Delegated Regulation on RTS supplementing the CCPRRR published in the OJ

On 21 April, Delegated Regulation (EU) 2023/840 supplementing the CCPRRR with regard to RTS specifying the methodology for calculation and maintenance of the additional amount of pre-funded dedicated own resources to be used in accordance with Article 9(14) of that Regulation was published in the OJ. The Regulation covers the: (i) calculation and allocation of the additional amount of pre-funded dedicated own resources; (ii) determination of the percentage level of the additional amount of pre-funded dedicated own resources; (iii) maintenance of the additional amount of pre-funded dedicated own resources; (iv) procedure for applying recovery measures where the additional amount is not immediately available; and (v) procedure for the compensation of non-defaulting clearing members that have provided a financial contribution where the additional amount is not immediately available. The Delegated Regulation will enter into force on 11 May, 20 days following its publication in the OJ.

Delegated Regulation

Sustainable Finance

ECB report on the results of the 2022 supervisory assessment of C&E risks disclosures

On 21 April, the ECB published a report setting out the results of its third assessment of institutions’ climate-related and environmental (C&E) risks disclosures. The assessment covered the existence, substantiation and soundness of disclosures across key areas. The assessment found that while the majority of significant institutions now disclose basic information, the quality of the disclosures remains low. The ECB’s assessment report includes examples of good practices that institutions can consider in their efforts to align disclosures with supervisory expectations. The report reminds institutions that they will have to comply with the tighter EU rules on disclosures of C&E risks under the ITS on Pillar 3 disclosures this year. The ECB’s report includes observations and examples of practices that institutions can consider in their efforts to align disclosures with supervisory expectations.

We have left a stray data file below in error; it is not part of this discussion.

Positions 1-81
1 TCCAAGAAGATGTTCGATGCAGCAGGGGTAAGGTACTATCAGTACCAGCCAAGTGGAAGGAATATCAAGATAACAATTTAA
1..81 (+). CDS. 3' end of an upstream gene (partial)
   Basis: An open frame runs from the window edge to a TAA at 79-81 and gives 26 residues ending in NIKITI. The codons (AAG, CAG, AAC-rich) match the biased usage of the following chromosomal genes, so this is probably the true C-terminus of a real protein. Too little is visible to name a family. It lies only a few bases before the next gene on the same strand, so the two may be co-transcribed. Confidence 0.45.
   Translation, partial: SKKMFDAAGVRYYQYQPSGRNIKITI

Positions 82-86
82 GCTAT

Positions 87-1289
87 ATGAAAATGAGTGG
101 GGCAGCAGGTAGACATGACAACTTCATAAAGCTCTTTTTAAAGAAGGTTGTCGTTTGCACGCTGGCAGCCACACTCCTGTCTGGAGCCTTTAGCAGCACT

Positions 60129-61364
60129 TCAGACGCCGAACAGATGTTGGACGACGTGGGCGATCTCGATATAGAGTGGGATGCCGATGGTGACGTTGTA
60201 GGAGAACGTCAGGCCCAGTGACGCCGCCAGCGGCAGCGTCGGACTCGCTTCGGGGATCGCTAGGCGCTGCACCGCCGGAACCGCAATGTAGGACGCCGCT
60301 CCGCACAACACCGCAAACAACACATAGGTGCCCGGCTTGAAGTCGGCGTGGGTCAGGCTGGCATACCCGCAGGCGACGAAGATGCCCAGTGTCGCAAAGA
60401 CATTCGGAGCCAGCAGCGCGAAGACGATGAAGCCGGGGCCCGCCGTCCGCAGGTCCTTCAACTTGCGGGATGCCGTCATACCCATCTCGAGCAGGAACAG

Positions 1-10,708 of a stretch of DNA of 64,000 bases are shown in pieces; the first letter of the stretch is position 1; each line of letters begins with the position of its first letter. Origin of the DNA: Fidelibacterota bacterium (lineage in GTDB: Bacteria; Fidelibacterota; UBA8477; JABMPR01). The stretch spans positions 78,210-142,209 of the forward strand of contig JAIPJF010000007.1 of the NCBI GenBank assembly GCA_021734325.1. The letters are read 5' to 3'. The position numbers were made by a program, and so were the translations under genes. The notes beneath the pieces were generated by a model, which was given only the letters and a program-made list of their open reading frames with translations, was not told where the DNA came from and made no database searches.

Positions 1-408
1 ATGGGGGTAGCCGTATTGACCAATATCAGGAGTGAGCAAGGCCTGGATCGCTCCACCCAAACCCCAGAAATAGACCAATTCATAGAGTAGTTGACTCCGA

Other Developments

The CRDVI proposals appear to have taken something of a back seat for firms following the Council’s compromise text. Following the Commission proposal and the Council compromise text, in February 2023, the European Parliament issued its report on the draft. Whilst not quite as far reaching as the original proposal, the report is still far from welcome for non-EU banks. Our experts in the UK and EU summarise the key elements, how the proposal, the compromise and the report compare, and where they leave non-EU providers of financial services in the EU here.

ECB Decision amending Decision ECB/2014/16 concerning the establishment of an Administrative Board of Review and its Operating Rules 

On 27 April, the decision of the ECB amending Decision ECB/2014/16 concerning the establishment of an Administrative Board of Review and its Operating Rules was published in the OJ. The Administrative Board of Review is the body of the ECB that carries out reviews of the ECB’s supervisory decisions. The EBA has determined that it is necessary to clarify and adapt certain aspects of Board’s Operating Rules. The clarifications relate to specific procedural areas including the role of alternate members of the Board, the process and content of the notice of the review, the assessment of the admissibility of the request for review and certain organisational and practical matters. The decision will enter into force 17 May, 20 days following its publication in the OJ.


LSB Business Plan and Budget 2023/24

On 27 April, LSB published its business plan and budget for 2023/24. The plan outlines the LSB’s areas of focus for the year, which will centre on financial resilience and digital journeys, alongside its ongoing work on the prevention of APP scams. In particular, the LSB will undertake a thematic review to assess how digitised and data-driven customer interactions are impacting customer outcomes, and consider and assess support measures for personal and business customers facing financial distress. Further, the LSB will be conducting roundtables and continuing to share best practice and insights, including in relation to the Contingent Reimbursement Model Code for APP scams.

Business Plan and Budget

Financial Services Skills Commission report on skills for the future of financial services